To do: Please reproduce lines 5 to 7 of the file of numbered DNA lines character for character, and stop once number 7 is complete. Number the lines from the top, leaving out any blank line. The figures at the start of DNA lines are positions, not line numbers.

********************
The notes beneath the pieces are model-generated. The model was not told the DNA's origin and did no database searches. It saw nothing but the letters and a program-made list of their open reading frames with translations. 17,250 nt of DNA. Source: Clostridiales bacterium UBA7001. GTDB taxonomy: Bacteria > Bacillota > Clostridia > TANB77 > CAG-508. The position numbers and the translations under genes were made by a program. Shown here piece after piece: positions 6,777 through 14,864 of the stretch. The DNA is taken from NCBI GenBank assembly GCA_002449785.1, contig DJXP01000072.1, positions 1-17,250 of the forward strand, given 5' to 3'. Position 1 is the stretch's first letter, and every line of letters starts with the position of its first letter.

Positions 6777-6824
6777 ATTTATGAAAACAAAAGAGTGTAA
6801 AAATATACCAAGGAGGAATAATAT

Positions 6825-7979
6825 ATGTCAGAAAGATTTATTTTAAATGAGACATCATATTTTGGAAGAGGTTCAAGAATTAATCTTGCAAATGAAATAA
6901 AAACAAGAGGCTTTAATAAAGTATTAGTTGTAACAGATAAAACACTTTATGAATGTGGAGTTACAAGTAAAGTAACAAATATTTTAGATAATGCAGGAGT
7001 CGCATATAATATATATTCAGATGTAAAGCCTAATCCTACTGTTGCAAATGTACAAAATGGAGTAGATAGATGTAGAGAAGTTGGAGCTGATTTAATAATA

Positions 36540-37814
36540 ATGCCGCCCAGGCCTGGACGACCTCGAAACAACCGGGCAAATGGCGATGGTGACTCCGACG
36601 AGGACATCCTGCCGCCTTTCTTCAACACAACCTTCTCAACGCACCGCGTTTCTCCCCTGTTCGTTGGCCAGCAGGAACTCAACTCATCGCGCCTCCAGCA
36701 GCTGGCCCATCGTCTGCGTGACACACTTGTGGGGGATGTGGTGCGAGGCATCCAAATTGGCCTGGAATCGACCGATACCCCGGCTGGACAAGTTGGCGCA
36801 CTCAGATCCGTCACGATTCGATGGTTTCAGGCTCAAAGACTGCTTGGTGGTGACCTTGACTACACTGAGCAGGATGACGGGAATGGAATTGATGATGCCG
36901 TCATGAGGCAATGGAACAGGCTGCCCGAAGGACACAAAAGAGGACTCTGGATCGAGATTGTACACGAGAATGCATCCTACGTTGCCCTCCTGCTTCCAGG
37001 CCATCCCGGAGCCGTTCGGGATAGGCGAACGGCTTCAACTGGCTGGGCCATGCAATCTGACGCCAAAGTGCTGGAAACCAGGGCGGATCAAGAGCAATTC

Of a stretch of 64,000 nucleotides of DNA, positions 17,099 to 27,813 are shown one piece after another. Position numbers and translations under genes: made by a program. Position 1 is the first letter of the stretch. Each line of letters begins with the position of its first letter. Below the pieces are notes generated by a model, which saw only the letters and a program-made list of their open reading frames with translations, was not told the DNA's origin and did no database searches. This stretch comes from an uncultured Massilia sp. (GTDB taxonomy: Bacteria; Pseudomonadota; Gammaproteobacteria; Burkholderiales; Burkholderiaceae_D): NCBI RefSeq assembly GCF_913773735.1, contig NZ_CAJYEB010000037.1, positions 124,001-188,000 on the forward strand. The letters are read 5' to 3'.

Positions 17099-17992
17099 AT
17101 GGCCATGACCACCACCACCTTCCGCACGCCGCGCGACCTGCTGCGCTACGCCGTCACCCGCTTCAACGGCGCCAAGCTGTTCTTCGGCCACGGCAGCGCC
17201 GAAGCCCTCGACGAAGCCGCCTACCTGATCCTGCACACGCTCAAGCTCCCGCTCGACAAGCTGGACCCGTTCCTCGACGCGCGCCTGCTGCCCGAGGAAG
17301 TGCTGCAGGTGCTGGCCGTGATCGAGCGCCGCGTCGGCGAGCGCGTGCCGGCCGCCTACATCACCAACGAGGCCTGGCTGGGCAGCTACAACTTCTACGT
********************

Positions 6825-7979
6825 ATGTCAGAAAGATTTATTTTAAATGAGACATCATATTTTGGAAGAGGTTCAAGAATTAATCTTGCAAATGAAATAA
6901 AAACAAGAGGCTTTAATAAAGTATTAGTTGTAACAGATAAAACACTTTATGAATGTGGAGTTACAAGTAAAGTAACAAATATTTTAGATAATGCAGGAGT